In order to fully explain the project, the property and all involved, The County Gin has written the series titled, The Project at 500 Abell, in hopes of explaining a rather complex project.
The Wharton City Council held its first meeting of the 2022 year, and though a public hearing and budget adjustments were on the agenda, the majority of the meeting surrounded future housing within the city.
While council does not hold power to prohibit the housing projects, members and city staff listened to views in support and against grant-funded housing at 500 Abell St.
This project proposes preserving the exterior of Wharton Independent School District’s Hopper Elementary School, while constructing affordable rental housing within and surrounding the structure.
WISD discontinued the use of Hopper Elementary School (HES) in 2009 due to structural and mechanical issues found within the campus, and after completion of Wharton Elementary School (WES) located on FM1301.
The Head Start Program of Wharton occupied a small area of the empty campus; however, later moved to N. Alabama Rd.
Other than the small portion occupied by the pre-school educational program, the campus remained unused and minimally maintained by WISD.
The Affordable Rental Property Program was announced in 2018. It designated $250 million in funds to help rehabilitate, reconstruct and construct multi-family rental homes in the recovery of Hurricane Harvey.
Former WISD Superintendent Tina Herrington with the assistance of the Wharton Economic Development Corporation submitted an application on behalf of the district to utilize existing district property for multi-family housing.
In Aug. 2019, WISD received approval for $8.75 million to be used to build approximately 34 units.
The initial thought of the district was to demolish HES and construct housing units managed by the district for teachers.
In an article by the Journal-Spectator dated Dec. 14, 2018, Herrington said, “At no cost to the WISD, we would have 35 residences that we could make available first to our employees.”
She explained the grant submission as bringing back teachers that were displaced by Harvey damages, and offering housing to educators and school staff to live within the district they were employed with.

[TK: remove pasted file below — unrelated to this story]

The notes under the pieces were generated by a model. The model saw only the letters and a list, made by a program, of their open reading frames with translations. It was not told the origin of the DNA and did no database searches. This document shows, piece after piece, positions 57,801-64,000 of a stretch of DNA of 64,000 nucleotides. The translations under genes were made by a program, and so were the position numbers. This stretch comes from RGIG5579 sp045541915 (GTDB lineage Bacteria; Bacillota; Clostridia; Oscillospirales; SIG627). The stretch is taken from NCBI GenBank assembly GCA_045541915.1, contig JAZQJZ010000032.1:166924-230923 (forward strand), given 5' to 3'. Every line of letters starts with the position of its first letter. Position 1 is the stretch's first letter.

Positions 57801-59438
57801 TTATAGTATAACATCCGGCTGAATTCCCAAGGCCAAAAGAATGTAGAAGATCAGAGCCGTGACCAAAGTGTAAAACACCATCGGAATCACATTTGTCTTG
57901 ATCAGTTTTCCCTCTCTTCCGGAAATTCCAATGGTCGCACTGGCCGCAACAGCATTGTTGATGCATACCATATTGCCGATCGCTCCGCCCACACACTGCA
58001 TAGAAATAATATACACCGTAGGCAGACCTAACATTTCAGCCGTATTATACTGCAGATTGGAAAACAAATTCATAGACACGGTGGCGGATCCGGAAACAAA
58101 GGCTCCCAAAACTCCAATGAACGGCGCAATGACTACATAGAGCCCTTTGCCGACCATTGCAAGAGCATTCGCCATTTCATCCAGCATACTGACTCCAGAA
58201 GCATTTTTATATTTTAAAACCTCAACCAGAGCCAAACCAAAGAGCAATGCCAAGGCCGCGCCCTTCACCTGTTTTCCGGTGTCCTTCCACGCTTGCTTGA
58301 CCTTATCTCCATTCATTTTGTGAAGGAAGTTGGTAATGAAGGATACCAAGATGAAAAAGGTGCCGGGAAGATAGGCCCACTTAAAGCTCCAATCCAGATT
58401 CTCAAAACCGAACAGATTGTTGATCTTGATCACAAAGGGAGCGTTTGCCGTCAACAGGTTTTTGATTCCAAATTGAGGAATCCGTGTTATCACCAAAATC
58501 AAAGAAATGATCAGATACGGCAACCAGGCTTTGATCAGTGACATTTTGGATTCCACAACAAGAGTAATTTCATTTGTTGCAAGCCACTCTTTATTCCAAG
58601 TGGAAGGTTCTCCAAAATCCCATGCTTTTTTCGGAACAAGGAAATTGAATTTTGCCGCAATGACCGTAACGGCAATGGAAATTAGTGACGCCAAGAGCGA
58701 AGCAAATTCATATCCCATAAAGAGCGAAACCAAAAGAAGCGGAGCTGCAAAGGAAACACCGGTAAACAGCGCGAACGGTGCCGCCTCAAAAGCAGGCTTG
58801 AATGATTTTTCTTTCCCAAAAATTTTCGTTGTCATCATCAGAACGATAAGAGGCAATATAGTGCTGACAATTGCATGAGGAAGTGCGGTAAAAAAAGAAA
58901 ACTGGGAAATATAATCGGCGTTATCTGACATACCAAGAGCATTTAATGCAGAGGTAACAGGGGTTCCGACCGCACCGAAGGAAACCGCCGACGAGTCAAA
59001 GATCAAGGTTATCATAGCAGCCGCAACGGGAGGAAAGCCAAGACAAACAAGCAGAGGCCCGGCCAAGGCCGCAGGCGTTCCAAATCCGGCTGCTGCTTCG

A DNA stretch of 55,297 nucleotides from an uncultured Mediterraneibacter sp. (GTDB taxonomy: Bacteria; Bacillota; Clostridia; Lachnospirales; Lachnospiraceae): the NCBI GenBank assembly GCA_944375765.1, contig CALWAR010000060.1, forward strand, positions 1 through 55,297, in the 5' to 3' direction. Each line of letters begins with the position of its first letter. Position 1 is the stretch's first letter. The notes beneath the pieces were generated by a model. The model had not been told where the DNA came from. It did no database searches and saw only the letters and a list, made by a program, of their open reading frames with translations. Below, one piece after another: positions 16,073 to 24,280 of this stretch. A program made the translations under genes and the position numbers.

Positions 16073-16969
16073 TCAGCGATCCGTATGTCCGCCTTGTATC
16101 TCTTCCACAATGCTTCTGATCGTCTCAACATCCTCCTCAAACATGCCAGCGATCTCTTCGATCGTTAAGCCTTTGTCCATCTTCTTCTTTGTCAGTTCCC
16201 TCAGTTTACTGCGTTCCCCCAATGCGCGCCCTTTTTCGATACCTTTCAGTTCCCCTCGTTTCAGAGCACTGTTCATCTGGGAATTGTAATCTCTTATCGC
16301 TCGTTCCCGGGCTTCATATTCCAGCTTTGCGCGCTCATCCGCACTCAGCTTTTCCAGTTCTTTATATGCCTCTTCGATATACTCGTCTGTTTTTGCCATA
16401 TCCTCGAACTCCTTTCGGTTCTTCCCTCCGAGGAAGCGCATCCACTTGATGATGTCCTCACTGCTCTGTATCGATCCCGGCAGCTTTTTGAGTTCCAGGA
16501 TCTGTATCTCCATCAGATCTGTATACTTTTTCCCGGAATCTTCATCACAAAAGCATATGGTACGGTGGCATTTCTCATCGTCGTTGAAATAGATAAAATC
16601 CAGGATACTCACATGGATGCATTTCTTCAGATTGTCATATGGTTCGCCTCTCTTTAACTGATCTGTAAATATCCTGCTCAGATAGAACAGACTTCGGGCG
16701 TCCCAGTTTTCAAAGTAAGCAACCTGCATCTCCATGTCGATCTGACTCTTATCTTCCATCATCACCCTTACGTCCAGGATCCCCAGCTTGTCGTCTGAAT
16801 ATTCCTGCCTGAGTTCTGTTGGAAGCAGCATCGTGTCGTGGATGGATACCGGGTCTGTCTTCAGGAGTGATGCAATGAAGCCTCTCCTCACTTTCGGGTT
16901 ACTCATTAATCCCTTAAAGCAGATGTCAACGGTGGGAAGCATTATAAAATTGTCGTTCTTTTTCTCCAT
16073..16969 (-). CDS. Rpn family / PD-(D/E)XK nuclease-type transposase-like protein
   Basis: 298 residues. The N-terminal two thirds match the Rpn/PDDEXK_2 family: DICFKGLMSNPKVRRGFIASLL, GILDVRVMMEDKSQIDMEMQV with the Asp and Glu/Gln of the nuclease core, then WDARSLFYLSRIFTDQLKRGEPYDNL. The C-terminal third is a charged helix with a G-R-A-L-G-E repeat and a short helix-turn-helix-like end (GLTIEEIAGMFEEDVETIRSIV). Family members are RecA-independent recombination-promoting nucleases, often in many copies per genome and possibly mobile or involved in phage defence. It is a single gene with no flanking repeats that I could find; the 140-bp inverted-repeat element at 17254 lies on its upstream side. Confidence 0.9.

“We need employees who live here; who participate in our community; who give back to our community; rather than have people who drive all the way across Houston to work here,” Herrington said.
Once community members expressed concerns brought with the district entering into the housing business, the district consulted with GLO representatives to explore other options for the grant.
“We thought the grant was going to fail,” Laura Clemons, Collaborative Communities owner and consultant to the HES project said. “We had about four GLO representatives come down to answer questions some board members had, and also discuss all options available for the grant.”
This led Herrington and the WISD Board of Trustees to look at possibly selling the property and transferring the grant to a developer.
David Bowlin with A2J Holdings LLC. expressed interest in the project and met with school officials to gather more information.
Wharton County Heritage Partnership
Fearful of the demolition of HES, community members banded together in late 2019, and made haste bringing to light the historical significance of the property.
The Wharton County Heritage Partnership announced its mission as, “committing to saving historical and important structures in Wharton County. Doing so not only helps to educate but also serves to promote tourism and old and new businesses as well as to attract new residents.”
WCHP’s immediate focus is to preserve and repurpose Minnie Mae Hopper Elementary School— originally known as Stephen F. Austin Elementary School and, later, Abell Street School.
Officers are President Ken Dimmick, Vice President David Bucek, Jr., Secretary Patricia Blair and Doris Teague, Senior Programming: Merle Hudgins, Educational Programming:retired Hopper teachers, Development: Frank Shannon, Jr., Public Relations: Marilyn Clark, and Attorney: Howard Singleton.
Opinions requesting to save the school were expressed through local newspapers, social media and at WISD board meetings through the end of 2019 and into the 2020 year.
A proposal by the partnership requesting the district to donate the property in order for the organization to mirror the Northside Education Center in El Campo was denied.
In Feb. 2020, Bowlin presented to members of the WISD board and WCHP of the possibility of still implementing housing, while maintaining the structure on the Abell St. property.
Not satisfied with the presentation, WCHP along with the Wharton County Historical Commission offered ideas of other sites for the grant. Historical grants for their vision were explored as well.
Jeffrey Blair, member of WCHP, had this to say after the presentation, “The newly formed (WCHP) has wonderful plans for the campus and all ‘official Wharton’ seems to talk about is the ‘free’ money that will come from a Texas GLO grant.”
WCHP members began raising funds, and made an offer of $150,000 to purchase SFA Elementary/HES.
Bowlin with A2J Holdings presented an offer of $500,000 for the property and a contract to accept the transfer of the grant to continue the housing development, all while saving the school. He titled this as a “Win-Win.”
On March 24, 2020 at its regular-scheduled meeting, the WISD Board of Trustees accepted Bowlin’s offer and entered into a purchase agreement with A2J Holdings LLC.
At this point in the project, came the beginning stages of the COVID-19 pandemic, and the search for WISD’s next superintendent.
The district shifted its focus to the health and safety of staff and students, and to finding future administration.
This is the first of a multiple part series of stories relating to the 500 Abell St. Affordable Housing Project. Series additions will be added below.